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12 Dec 2017

MDU PHL transition to Whole Genome Sequencing serotyping for Shiga-toxin producing Escherichia coli

Escherichia coli is a commensal bacteria that is ubiquitous in the environment and is usually harmless. However, some strains have evolved the capability to cause disease in humans and/or animals by specific pathogenic mechanisms. Shiga toxin-producing E. coli (STEC) are a diverse group of organisms, which as per their name, produce shiga toxins which can cause severe gastrointestinal disease and haemolytic uremic syndrome (HUS). STEC infection in humans is generally via the consumption of contaminated food or water, but is also frequently associated with close contact with farm animals [1].

Serotyping is a method for characterising E. coli that has existed since the 1940s.  E. coli isolates are serologically differentiated based on three major surface antigens: the O (somatic), H (flagella), and K (capsule). The current serotyping scheme comprises 188 O groups designated O1 to O188 and 53 H antigens designated H1 to H56. PCR for the detection of virulence genes stx1, stx2, eaeA and ehxA has assisted in identifying E. coli virotypes [2].

The leading O serogroup associated STEC is O157, and is a significant food-borne pathogen worldwide. Australia’s largest outbreak of STEC, caused by STEC O157:H-, was found to be associated with feeding lambs, goats or animals and/or having hands licked by animals at the Royal Queensland show in 2013 [3]. Other notable outbreaks include a 1995 outbreak of HUS in children in Australia, which was found to be caused by a locally produced dry fermented sausage (mettwurst) contaminated with STEC O111:H- [4], and a large outbreak in Europe in 2011 caused by fenugreek sprouts contaminated with STEC O104:H4 [5].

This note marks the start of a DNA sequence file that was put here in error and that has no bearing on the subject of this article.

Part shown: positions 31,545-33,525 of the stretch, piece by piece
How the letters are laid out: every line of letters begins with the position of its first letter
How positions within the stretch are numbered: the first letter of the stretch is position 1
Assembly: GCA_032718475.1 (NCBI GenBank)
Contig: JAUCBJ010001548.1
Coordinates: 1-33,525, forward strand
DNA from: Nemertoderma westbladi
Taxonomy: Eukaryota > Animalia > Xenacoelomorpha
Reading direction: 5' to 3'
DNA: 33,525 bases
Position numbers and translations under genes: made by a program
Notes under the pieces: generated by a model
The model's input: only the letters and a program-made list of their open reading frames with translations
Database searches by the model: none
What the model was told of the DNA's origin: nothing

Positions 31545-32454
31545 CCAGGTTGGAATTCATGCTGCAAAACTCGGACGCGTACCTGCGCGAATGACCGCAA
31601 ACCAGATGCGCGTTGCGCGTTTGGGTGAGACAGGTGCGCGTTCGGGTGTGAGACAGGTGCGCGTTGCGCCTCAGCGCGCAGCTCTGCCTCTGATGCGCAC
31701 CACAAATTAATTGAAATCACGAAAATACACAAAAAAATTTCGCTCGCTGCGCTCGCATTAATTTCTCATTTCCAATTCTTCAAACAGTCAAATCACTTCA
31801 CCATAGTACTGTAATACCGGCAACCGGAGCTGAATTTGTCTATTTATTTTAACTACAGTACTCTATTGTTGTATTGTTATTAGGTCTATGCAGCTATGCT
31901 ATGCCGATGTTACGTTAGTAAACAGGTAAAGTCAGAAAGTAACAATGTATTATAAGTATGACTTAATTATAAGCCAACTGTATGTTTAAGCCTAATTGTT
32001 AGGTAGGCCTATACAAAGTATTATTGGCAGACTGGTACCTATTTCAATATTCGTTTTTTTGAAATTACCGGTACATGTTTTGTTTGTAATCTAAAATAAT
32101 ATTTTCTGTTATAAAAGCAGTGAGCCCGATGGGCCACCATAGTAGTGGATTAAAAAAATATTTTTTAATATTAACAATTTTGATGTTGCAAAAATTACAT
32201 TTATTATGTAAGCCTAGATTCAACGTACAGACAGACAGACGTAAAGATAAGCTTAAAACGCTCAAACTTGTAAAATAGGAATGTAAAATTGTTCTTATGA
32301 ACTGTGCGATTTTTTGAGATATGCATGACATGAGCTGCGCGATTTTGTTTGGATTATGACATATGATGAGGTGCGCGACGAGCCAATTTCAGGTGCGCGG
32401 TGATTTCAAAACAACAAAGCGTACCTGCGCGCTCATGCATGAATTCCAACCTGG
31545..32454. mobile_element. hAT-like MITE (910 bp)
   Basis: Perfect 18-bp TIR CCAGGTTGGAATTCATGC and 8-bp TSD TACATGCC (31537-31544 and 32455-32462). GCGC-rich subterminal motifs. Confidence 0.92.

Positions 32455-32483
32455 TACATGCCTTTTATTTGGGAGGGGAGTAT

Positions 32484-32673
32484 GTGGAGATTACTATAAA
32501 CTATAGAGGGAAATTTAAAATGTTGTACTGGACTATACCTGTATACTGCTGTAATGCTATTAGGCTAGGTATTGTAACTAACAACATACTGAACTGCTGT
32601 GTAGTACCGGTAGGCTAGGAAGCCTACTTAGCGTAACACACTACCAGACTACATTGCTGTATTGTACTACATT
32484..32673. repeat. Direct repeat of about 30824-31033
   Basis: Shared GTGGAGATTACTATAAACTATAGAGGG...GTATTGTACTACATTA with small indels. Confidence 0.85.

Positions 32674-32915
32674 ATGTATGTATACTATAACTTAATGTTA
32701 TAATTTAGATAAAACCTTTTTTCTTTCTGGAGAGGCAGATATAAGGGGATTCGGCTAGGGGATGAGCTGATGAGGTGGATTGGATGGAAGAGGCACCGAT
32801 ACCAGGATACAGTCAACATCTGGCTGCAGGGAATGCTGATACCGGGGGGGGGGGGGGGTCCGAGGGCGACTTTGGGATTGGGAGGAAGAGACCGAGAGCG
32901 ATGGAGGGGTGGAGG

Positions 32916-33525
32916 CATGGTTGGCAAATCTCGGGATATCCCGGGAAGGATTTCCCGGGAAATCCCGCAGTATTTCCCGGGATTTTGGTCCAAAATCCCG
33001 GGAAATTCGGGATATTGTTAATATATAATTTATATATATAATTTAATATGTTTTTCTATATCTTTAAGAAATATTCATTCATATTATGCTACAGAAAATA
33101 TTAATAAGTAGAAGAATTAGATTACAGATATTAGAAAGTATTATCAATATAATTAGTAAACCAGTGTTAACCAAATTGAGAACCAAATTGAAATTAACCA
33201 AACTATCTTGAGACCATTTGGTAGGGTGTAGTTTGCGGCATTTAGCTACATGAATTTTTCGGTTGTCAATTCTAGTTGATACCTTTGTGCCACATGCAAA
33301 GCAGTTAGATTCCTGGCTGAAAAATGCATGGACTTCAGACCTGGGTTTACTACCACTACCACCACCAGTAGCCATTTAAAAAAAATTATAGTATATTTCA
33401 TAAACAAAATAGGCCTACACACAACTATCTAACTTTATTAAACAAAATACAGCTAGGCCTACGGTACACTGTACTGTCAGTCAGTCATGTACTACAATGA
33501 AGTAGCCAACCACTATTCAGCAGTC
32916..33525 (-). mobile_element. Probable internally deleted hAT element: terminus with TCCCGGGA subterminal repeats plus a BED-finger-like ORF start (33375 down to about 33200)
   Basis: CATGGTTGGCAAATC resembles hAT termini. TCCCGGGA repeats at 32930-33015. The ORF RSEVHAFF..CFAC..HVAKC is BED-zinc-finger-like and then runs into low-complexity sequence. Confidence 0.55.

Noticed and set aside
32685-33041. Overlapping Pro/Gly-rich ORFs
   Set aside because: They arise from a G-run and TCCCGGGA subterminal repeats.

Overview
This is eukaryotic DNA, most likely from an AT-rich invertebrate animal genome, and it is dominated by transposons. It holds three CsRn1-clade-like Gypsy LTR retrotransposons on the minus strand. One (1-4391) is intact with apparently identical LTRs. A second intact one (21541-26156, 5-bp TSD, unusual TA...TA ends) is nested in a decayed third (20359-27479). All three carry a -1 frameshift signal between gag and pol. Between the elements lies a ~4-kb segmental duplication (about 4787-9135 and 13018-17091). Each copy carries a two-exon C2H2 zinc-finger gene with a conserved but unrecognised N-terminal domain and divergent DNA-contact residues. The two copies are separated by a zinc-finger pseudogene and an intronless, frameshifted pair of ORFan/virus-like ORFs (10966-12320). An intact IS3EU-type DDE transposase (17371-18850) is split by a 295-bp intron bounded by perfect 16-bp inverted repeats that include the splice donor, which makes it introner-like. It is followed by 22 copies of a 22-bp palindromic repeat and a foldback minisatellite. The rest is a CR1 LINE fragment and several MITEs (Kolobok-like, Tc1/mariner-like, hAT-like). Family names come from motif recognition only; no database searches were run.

As STEC is a notifiable disease in Victoria [6], the Microbiological Diagnostic Unit Public Health Laboratory (MDU PHL) receives E. coli isolates to determine the O:H serotype and virulence mechanisms. This facilitates the epidemiological surveillance of STEC conducted by the Victorian Government Department of Health and Human Services (DHHS) and the detection of STEC outbreaks. Although conventional serotyping of E. coli has been useful, performance of the serotyping method requires a high level of expertise, is laborious, time-consuming, expensive, and relies on the purchase or production, maintenance, and quality control of a large range of specific antisera. Whole-genome sequencing (WGS) has become an affordable, highly discriminatory tool that can be employed to determine the in silico (IS) serotype from sequencing reads.

The serotype prediction of E. coli from WGS data is based on the O-antigen processing genes wzx, wzy, wzm, and wzt and the flagellin genes fliC, flkA, fllA, flmA, and flnA [2] and is comparable to that obtained with conventional serotyping.  A significant advantage of IS serotyping over conventional serotyping is apparent where an O or H antigen cannot be determined by serotyping because a strain is phenotypically non-typable, rough (autoagglutination), or non-motile. As such, MDU PHL has now adopted WGS-based typing for STEC.  This will allow timely and discriminatory typing of STEC, which in turn, will facilitate more effective surveillance and outbreak detection of STEC in Victoria. 

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